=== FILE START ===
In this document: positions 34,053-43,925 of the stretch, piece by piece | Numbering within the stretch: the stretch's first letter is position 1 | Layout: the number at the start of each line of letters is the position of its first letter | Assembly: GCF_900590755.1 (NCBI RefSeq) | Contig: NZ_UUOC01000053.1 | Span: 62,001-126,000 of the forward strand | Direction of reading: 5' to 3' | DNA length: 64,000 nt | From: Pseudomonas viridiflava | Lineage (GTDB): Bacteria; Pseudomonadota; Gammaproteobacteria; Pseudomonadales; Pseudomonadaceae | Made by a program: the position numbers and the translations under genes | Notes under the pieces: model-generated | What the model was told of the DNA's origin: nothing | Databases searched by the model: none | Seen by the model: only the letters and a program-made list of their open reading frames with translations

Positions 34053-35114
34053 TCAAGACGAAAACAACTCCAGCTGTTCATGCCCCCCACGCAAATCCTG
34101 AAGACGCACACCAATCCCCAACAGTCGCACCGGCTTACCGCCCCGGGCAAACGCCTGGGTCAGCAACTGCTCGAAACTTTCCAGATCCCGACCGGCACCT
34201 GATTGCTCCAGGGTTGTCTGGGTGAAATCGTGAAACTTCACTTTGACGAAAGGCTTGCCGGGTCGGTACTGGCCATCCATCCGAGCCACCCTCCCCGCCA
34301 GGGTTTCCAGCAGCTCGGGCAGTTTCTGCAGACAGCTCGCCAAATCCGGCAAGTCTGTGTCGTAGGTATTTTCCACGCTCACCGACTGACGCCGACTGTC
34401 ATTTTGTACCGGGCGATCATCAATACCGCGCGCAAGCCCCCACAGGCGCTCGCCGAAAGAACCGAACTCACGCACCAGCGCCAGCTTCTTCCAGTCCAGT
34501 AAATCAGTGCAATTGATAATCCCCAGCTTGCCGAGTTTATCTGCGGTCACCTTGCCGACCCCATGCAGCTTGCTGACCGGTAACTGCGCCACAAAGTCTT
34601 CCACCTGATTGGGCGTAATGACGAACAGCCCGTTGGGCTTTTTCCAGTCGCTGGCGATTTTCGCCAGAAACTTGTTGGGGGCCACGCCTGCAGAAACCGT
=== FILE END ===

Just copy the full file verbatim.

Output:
In this document: positions 34,053-43,925 of the stretch, piece by piece | Numbering within the stretch: the stretch's first letter is position 1 | Layout: the number at the start of each line of letters is the position of its first letter | Assembly: GCF_900590755.1 (NCBI RefSeq) | Contig: NZ_UUOC01000053.1 | Span: 62,001-126,000 of the forward strand | Direction of reading: 5' to 3' | DNA length: 64,000 nt | From: Pseudomonas viridiflava | Lineage (GTDB): Bacteria; Pseudomonadota; Gammaproteobacteria; Pseudomonadales; Pseudomonadaceae | Made by a program: the position numbers and the translations under genes | Notes under the pieces: model-generated | What the model was told of the DNA's origin: nothing | Databases searched by the model: none | Seen by the model: only the letters and a program-made list of their open reading frames with translations

Positions 34053-35114
34053 TCAAGACGAAAACAACTCCAGCTGTTCATGCCCCCCACGCAAATCCTG
34101 AAGACGCACACCAATCCCCAACAGTCGCACCGGCTTACCGCCCCGGGCAAACGCCTGGGTCAGCAACTGCTCGAAACTTTCCAGATCCCGACCGGCACCT
34201 GATTGCTCCAGGGTTGTCTGGGTGAAATCGTGAAACTTCACTTTGACGAAAGGCTTGCCGGGTCGGTACTGGCCATCCATCCGAGCCACCCTCCCCGCCA
34301 GGGTTTCCAGCAGCTCGGGCAGTTTCTGCAGACAGCTCGCCAAATCCGGCAAGTCTGTGTCGTAGGTATTTTCCACGCTCACCGACTGACGCCGACTGTC
34401 ATTTTGTACCGGGCGATCATCAATACCGCGCGCAAGCCCCCACAGGCGCTCGCCGAAAGAACCGAACTCACGCACCAGCGCCAGCTTCTTCCAGTCCAGT
34501 AAATCAGTGCAATTGATAATCCCCAGCTTGCCGAGTTTATCTGCGGTCACCTTGCCGACCCCATGCAGCTTGCTGACCGGTAACTGCGCCACAAAGTCTT
34601 CCACCTGATTGGGCGTAATGACGAACAGCCCGTTGGGCTTTTTCCAGTCGCTGGCGATTTTCGCCAGAAACTTGTTGGGGGCCACGCCTGCAGAAACCGT